As part of the citywide ferry system heralded by Mayor Bill de Blasio, the new ferry stop, dubbed Long Island City―North, will be located at either Gantry Plaza State Park near Center Boulevard or the north end of 44th Drive near Anable Basin.
The Courier conducted an online survey of Hunters Point residents living on the waterfront to gauge their opinions on which option would be most beneficial and which stop they would be more likely to utilize.
The survey, completed by 405 respondents, shows that the community slightly favors adding the stop at Gantry Plaza State Park, with 53 percent saying they would like to see the stop there. When respondents were asked whether they would be more inclined to use the ferry over other modes of transportation if the new ferry stop was placed at Gantry Plaza State Park, 60 percent of respondents said they would.
Assemblywoman Catherine Nolan has argued that building the ferry stop at Gantry Plaza State Park will cause “undue wear and tear” to the park land and that several measures, including providing additional funding to the Parks Department to hire employees for maintenance, must be included if the Economic Development Corporation (EDC) decides to approve that location.
Respondents were also able to submit comments anonymously regarding the potential locations of the ferry stop.
“There is no way to walk to 44th Drive from southern avenues on Center Boulevard or Fifth Street. Anyone living on Center Boulevard would have to walk over to Vernon Boulevard to go north and then walk back to the river. A landing in Gantry Plaza State Park would be much more convenient,” one Hunters Point resident said in the survey, also adding that the ferry stop at Transmitter Park in Greenpoint did not result in additional wear at the park.
Another resident argued that a stop at 44th Drive would increase foot traffic to an area of the neighborhood that is underutilized.
“The usage of the 44th Drive ferry would help bring more foot traffic and awareness to that area, which needs more improvement and has limited to no foot traffic,” the resident said. “Gantry thrives on foot traffic and we already have the ferry at Borden Avenue four to five blocks away.”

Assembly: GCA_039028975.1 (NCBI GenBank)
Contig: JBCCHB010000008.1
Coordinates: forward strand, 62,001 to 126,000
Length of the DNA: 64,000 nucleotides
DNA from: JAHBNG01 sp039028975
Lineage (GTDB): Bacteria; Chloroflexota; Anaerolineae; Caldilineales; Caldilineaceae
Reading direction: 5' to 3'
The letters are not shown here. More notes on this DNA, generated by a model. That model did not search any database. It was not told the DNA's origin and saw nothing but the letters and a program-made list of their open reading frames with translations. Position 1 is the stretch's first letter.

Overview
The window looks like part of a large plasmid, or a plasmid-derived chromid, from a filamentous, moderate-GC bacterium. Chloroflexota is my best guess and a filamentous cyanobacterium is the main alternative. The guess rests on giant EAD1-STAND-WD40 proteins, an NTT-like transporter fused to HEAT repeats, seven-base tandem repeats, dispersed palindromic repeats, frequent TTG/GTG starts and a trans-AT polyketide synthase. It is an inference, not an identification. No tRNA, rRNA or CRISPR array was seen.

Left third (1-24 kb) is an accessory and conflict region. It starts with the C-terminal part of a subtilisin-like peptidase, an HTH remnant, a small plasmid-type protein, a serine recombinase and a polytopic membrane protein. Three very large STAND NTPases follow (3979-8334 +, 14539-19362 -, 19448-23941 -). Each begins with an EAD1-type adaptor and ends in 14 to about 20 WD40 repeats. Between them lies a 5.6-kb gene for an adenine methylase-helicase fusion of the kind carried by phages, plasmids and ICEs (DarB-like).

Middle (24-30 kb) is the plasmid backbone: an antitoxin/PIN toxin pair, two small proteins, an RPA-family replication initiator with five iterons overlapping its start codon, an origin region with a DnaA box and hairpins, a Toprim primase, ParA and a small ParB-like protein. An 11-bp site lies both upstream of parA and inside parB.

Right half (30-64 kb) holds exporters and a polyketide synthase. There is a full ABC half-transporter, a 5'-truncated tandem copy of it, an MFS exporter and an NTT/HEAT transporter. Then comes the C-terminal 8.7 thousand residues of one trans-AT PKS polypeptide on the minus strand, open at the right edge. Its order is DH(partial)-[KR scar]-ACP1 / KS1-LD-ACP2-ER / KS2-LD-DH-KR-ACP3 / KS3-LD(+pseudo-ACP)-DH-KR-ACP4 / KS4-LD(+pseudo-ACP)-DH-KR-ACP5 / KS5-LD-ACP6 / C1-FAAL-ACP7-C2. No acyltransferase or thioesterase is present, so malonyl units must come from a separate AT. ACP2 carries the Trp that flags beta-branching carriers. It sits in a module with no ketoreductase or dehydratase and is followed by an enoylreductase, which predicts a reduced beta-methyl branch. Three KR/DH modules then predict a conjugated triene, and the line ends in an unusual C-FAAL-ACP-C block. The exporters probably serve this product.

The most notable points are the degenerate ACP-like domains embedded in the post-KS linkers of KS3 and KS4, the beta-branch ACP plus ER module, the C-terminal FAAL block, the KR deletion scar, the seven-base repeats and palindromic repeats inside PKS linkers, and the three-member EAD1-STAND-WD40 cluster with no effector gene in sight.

A majority of the survey respondents, 93 percent, said they use the subway to get to and from work, but 60 percent of respondents also said they use the ferry to travel.
More than 10,500 residential units will be built by 2018 along the waterfront, according to the Citywide Ferry Study. Though the community is serviced by the 7 train, the influx of residents will further burden the heavily used subway.
The city estimates that the Long Island City―North dock to the Pier 11/Wall Street stop would be the most popular for riders, accommodating an estimated 1,542 daily patrons by 2018.
Not everyone was on board with the plan for extended ferry service. Some argued that the Hunters Point stop, between 54th Avenue and Second Street, already satisfies commuter travel needs, and adding another ferry stop would lead to congestion.
“Frankly I don’t want either,” one resident said. “Our nice, peaceful neighborhood has become a zoo in the summer months and street parking is ridiculous now. Do we really need another ferry landing so close to the one we already have?”
Several respondents suggested building a footbridge to connect Anable Basin to 44th Drive to make the potential 44th Drive location more accessible and faster to reach.
The 44th Drive landing “would be convenient for inevitable future development north of 46th Street, Court Square residents and Queensboro Plaza residents,” a resident said. “An easy fix to ensure pedestrian accessibility would be to build a small pedestrian bridge over the 11th Street Basin.”
Though the EDC has not confirmed a location, the additional landing will be up and running in 2017.